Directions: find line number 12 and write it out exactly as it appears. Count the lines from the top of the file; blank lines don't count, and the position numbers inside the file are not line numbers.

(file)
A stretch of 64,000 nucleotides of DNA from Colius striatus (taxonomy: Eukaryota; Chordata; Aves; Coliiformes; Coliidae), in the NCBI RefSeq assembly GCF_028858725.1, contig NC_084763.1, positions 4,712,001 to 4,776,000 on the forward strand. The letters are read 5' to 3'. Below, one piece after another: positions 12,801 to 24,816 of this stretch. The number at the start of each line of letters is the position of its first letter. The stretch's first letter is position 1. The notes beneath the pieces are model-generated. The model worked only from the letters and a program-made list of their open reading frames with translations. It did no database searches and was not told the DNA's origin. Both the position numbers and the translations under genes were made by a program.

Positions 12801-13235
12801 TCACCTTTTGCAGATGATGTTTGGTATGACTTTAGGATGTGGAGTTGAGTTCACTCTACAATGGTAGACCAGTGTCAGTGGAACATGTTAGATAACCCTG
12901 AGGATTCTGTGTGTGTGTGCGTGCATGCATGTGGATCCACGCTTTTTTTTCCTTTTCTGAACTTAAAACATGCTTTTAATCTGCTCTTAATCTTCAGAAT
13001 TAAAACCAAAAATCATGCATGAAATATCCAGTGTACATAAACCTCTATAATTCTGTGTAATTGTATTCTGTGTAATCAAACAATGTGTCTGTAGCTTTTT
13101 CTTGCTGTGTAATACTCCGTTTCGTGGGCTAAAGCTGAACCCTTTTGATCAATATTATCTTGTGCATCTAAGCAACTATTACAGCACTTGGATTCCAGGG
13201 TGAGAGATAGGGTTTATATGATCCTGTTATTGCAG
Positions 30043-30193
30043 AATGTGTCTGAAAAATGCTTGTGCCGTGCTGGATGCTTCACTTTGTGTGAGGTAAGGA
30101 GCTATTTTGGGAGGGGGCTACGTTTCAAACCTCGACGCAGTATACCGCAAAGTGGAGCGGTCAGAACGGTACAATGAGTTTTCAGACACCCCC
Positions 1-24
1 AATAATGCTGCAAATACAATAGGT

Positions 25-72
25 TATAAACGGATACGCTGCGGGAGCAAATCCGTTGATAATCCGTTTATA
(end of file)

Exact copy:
1 AATAATGCTGCAAATACAATAGGT